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It's a wordpress.com blog. It's not popular, it has just a few posts and zero comments after existing for about two years. We have a linkedin, facebook, twitter presence and we are active on all three, but it outranks all three of those. –  Perturbed Mar 2 '11 at 0:10
    
There's ton's of other places you could put your name like business directories, places you can enter a profile and even blog comments/forum posts. Even things like your stackexchange profile might appear in the search results. It's worth a try if your competitor doesn't have a strong and reputable site. –  Ewan Heming Mar 2 '11 at 0:29
    
It may sound like a stupid questions, but do you link to your twitter/facebook pages from your website? You might find a couple of simple links might be enough to pass on enough pagerank to outrank the problem blog. –  MrG Mar 2 '11 at 10:45
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Go positive instead of negative.

On a smaller scale when someone posts a negative comment in a public forum, like a bad restaurant review, it can be drowned / pushed down the page by positive reviews. Either the restaurant owner and / or supporters will all post positive reviews causing the negative review to seem like the exception.

Using the same search terms make as many references to yourself as possible to fill the search results. For instance, TrueLocal, LinkedIn, Facebook, Twitter, guest post on other blogs, post in forums etc. Maybe even create another blog on WordPress for your company that has a slightly different focus then your company blog, perhaps more casual.

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Make you own blog to counter their blog. You'll attempt to accomplish two things with it:

1) Refute their claims, anonymously, and hopefully make them look bad in the process

2) Attempt to outrank them and push their blog down further on the SERPs page

You can also attempt to do #2 by getting more pages to outrank them. Twitter, Facebook, and other similar pages tend to rank well out of the box as I know they do for my name whenever I search for it.

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We have a blog already, but it's hosted on our main domain and usually doesn't rank especially high. Would your recommendation be to move our blog to wordpress.com to outrank them? –  Perturbed Mar 2 '11 at 0:09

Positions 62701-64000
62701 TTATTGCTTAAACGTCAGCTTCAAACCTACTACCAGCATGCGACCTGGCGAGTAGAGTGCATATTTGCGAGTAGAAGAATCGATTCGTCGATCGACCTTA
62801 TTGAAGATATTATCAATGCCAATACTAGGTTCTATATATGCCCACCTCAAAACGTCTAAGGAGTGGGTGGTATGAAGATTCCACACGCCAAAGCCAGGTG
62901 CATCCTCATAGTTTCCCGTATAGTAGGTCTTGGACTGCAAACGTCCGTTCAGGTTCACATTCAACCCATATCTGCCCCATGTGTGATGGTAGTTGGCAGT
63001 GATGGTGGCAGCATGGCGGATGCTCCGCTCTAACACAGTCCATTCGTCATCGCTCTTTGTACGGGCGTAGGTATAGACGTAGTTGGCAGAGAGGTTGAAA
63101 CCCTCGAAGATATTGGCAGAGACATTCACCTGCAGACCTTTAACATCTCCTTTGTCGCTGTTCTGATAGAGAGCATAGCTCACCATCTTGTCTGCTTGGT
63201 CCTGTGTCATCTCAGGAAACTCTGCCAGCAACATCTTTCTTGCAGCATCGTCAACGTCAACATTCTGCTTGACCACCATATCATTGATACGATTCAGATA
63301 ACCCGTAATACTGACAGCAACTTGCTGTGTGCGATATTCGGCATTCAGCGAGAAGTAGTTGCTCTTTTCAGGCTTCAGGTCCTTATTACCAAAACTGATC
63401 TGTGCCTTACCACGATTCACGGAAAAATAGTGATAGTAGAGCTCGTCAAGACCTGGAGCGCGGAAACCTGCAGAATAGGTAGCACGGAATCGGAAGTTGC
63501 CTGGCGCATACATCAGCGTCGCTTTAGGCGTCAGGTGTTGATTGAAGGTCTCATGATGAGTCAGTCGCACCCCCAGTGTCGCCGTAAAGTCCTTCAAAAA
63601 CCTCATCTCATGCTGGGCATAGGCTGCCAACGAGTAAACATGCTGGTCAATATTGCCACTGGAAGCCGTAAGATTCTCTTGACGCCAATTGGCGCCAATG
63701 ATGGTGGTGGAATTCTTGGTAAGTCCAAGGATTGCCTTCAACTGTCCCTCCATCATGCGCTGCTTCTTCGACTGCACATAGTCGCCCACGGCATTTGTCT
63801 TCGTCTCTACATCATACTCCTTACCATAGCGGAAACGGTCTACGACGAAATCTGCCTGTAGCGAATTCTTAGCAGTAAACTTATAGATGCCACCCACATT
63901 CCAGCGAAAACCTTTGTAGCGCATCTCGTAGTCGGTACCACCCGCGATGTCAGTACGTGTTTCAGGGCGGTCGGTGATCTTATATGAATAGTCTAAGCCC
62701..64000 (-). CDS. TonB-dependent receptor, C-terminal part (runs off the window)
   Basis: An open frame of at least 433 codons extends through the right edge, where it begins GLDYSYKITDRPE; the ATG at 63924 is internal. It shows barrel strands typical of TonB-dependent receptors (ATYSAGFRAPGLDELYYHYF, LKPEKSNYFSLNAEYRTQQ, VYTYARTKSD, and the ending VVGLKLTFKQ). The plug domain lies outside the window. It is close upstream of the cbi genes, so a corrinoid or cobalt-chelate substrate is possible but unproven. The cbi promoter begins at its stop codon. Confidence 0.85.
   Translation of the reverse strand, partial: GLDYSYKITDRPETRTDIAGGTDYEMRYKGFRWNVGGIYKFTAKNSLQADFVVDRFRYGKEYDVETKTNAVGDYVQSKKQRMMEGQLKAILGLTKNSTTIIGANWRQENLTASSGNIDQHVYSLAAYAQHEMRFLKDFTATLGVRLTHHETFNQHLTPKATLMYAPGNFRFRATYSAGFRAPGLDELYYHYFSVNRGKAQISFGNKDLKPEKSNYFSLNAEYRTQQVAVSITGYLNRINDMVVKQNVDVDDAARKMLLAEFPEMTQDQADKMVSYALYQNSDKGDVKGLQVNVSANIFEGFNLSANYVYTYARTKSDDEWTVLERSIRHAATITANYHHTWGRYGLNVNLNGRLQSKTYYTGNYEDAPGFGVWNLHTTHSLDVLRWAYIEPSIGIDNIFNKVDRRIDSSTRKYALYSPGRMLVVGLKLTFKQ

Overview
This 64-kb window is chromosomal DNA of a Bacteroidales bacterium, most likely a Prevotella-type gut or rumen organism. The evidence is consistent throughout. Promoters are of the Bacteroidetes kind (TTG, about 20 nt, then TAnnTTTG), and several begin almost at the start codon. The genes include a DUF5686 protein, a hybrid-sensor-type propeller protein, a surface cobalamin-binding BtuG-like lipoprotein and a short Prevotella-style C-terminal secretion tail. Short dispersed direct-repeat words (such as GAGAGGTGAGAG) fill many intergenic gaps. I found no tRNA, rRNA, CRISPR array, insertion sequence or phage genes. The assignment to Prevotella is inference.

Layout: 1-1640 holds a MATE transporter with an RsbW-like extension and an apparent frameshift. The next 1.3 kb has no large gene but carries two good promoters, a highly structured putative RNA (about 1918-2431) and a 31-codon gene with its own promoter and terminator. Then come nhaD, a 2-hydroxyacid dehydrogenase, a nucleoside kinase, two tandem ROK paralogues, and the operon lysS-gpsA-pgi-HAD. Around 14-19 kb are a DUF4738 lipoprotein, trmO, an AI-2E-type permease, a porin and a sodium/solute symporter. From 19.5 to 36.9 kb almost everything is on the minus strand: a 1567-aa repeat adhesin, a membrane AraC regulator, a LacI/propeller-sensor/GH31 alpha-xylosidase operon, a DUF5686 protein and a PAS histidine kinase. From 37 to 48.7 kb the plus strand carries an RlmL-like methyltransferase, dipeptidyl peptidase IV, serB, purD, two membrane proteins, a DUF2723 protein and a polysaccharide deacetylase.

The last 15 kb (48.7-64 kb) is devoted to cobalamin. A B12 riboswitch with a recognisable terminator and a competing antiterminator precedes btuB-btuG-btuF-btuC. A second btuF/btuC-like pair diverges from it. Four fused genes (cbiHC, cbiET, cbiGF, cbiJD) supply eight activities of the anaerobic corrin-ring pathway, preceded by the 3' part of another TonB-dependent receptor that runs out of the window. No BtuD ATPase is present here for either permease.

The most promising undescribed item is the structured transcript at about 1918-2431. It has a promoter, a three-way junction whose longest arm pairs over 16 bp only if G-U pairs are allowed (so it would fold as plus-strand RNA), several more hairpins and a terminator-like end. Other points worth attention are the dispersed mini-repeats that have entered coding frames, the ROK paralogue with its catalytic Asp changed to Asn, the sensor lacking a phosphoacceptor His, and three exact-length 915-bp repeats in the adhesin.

Nope, make a new blog specifically to have another site, one that appears to be separate from your other site, to both outrank them and refute their blog posts. Maybe even return the favor if you ever find out who is doing this. –  John Conde Mar 2 '11 at 0:19
    
@John, joining in their war games will lead to no reasonable resolution to the problem. You run the risk of becoming too personally attatched when you main efforts and time should be going to running your business and keeping your current customers happy. –  Tom Gullen Mar 2 '11 at 11:05
    
@Tom - I'm not suggesting running a war so much as doing your best to make their strategy not worthwhile. If their blog gets pushed down in the SERPs and then they have to deal with the same issue themselves it will make them much more likely to stop what they are doing. If they keep this up it can have a large negative impact on this business. They need to fight this best they can. –  John Conde Mar 2 '11 at 12:45
    
I disagree it will make them a lot less likely to stop what they are doing by doing the same back, that's speculation, you don't know. I'm guessing they are unreasonable people anyway because they started it. You always come out better in the long run if you ignore it and focus on your operations. –  Tom Gullen Mar 2 '11 at 13:38